The Politics of ObamaCare

Byron York tries to figure out the winners (you may already receive a subsidy!) and the losers:

“When carriers converted their old policies to Obamacare-compliant, it was typical for the insurance company to increase costs about 35 percent to comply,” Laszewski says. “That increase could come in the form of higher premiums, more co-pays and deductibles, and narrower networks. A carrier might have only increased rates 15 percent but then created a narrow network worth another 25 percent, for example. Even when they did the above, some individuals might have seen a 15 percent decrease and others a 50 percent increase — many demographic issues skewed the rate result. So, getting any simple ‘it went up 34.7 percent’ just isn’t possible.”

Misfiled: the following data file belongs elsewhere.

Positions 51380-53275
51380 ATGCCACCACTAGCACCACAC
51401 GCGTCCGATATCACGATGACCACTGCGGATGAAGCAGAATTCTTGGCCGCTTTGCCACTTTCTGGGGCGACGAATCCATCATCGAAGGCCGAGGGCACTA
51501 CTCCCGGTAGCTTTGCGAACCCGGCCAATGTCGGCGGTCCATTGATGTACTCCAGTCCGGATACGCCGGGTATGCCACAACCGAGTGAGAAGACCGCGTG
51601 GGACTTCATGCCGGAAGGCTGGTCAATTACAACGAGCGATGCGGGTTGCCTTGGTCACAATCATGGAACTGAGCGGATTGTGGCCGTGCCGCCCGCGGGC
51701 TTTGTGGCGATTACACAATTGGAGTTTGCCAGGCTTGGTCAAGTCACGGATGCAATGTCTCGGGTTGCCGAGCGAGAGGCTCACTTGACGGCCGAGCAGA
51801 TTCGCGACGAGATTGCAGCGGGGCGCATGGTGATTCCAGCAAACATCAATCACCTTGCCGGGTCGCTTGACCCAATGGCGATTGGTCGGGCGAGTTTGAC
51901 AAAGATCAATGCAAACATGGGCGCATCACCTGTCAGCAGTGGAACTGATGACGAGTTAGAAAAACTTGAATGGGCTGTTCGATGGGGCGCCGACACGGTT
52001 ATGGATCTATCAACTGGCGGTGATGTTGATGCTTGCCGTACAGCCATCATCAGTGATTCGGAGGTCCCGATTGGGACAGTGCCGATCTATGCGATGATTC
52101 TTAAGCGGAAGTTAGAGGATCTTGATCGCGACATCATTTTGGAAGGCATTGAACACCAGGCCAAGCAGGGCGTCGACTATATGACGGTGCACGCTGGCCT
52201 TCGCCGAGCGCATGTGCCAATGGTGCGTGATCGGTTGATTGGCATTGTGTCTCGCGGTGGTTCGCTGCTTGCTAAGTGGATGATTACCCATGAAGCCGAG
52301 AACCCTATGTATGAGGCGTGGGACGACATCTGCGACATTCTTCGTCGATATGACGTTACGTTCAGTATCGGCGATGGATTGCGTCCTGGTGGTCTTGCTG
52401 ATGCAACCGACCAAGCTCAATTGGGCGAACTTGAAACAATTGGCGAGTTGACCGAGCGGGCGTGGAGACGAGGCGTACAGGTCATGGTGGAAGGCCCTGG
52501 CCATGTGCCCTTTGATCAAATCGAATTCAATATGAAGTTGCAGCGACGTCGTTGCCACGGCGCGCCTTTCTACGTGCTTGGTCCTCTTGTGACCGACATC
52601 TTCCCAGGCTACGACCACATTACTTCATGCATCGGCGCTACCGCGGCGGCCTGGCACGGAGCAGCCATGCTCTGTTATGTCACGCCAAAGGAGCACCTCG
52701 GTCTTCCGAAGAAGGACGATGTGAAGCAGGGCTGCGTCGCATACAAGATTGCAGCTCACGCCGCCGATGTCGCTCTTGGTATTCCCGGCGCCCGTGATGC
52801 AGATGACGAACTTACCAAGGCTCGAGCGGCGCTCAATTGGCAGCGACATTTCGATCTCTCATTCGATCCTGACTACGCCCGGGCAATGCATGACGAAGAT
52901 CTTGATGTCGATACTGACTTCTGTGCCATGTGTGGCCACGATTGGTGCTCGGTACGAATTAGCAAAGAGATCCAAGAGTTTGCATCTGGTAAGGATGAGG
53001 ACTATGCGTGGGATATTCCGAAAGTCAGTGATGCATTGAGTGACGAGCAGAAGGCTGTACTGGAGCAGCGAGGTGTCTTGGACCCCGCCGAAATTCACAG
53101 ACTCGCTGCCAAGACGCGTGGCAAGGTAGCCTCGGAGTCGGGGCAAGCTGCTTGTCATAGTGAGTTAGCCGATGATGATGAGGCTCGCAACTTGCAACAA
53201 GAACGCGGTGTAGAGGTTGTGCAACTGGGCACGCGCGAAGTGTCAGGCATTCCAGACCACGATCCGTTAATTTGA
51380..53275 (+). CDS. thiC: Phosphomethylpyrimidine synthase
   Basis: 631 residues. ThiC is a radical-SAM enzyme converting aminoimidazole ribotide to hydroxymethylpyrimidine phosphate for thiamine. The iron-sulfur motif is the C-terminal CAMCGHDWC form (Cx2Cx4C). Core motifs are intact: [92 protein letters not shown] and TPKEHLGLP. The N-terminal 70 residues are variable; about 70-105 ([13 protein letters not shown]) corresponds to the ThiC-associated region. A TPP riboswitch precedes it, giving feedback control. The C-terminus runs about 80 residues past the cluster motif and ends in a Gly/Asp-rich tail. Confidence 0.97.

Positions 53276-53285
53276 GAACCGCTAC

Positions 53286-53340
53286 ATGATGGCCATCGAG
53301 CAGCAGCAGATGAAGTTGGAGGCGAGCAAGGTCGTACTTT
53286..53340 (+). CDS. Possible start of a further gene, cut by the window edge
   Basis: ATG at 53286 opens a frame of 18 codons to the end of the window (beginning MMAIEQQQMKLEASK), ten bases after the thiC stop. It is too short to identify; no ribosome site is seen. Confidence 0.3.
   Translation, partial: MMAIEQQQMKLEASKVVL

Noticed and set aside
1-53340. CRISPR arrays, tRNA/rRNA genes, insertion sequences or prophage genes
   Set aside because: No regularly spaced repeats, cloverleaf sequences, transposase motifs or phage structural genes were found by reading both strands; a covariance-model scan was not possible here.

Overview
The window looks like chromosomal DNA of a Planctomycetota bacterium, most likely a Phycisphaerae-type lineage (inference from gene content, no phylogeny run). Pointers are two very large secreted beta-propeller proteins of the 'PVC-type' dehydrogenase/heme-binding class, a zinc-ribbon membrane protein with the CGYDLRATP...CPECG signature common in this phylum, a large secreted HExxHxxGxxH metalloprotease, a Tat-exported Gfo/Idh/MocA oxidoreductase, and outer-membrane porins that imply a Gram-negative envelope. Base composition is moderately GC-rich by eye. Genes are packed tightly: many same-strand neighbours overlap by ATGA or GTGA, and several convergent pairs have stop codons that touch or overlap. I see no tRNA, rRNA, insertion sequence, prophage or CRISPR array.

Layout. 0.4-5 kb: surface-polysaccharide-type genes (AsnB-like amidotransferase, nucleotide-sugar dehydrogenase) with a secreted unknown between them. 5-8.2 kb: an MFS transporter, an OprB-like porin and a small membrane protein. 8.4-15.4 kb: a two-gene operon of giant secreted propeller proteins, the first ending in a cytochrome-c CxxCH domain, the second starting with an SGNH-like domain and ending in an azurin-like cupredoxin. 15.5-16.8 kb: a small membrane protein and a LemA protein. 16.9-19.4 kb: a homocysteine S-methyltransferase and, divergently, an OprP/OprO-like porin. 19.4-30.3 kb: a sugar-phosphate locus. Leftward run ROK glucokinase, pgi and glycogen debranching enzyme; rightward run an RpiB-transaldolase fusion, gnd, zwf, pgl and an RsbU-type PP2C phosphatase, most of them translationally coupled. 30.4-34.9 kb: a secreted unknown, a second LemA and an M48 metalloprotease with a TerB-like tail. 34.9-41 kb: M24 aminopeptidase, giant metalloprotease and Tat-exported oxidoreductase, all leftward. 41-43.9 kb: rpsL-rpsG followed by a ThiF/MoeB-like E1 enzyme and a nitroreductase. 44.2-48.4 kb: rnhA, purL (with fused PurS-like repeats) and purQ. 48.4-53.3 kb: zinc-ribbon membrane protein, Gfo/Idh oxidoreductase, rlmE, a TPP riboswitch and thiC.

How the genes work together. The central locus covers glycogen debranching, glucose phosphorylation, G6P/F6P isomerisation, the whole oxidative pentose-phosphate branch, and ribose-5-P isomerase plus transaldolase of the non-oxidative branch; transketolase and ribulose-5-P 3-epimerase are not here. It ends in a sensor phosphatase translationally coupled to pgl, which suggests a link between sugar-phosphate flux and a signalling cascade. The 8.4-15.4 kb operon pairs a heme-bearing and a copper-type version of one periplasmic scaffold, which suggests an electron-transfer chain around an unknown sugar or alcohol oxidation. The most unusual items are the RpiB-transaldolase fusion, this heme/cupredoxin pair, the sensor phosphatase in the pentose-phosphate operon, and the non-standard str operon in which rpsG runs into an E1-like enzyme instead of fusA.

The bottom line, according to Laszewski: “We have literally millions of people each impacted a bit differently.” That’s hard to quantify and turn into a neat political argument.


We have lots of known unknowns here. But it’s the unknown unknowns that usually sneak up behind you and bite you on the rear. We might not get a real feel for those teeth, and whose behind they land in, until election day.



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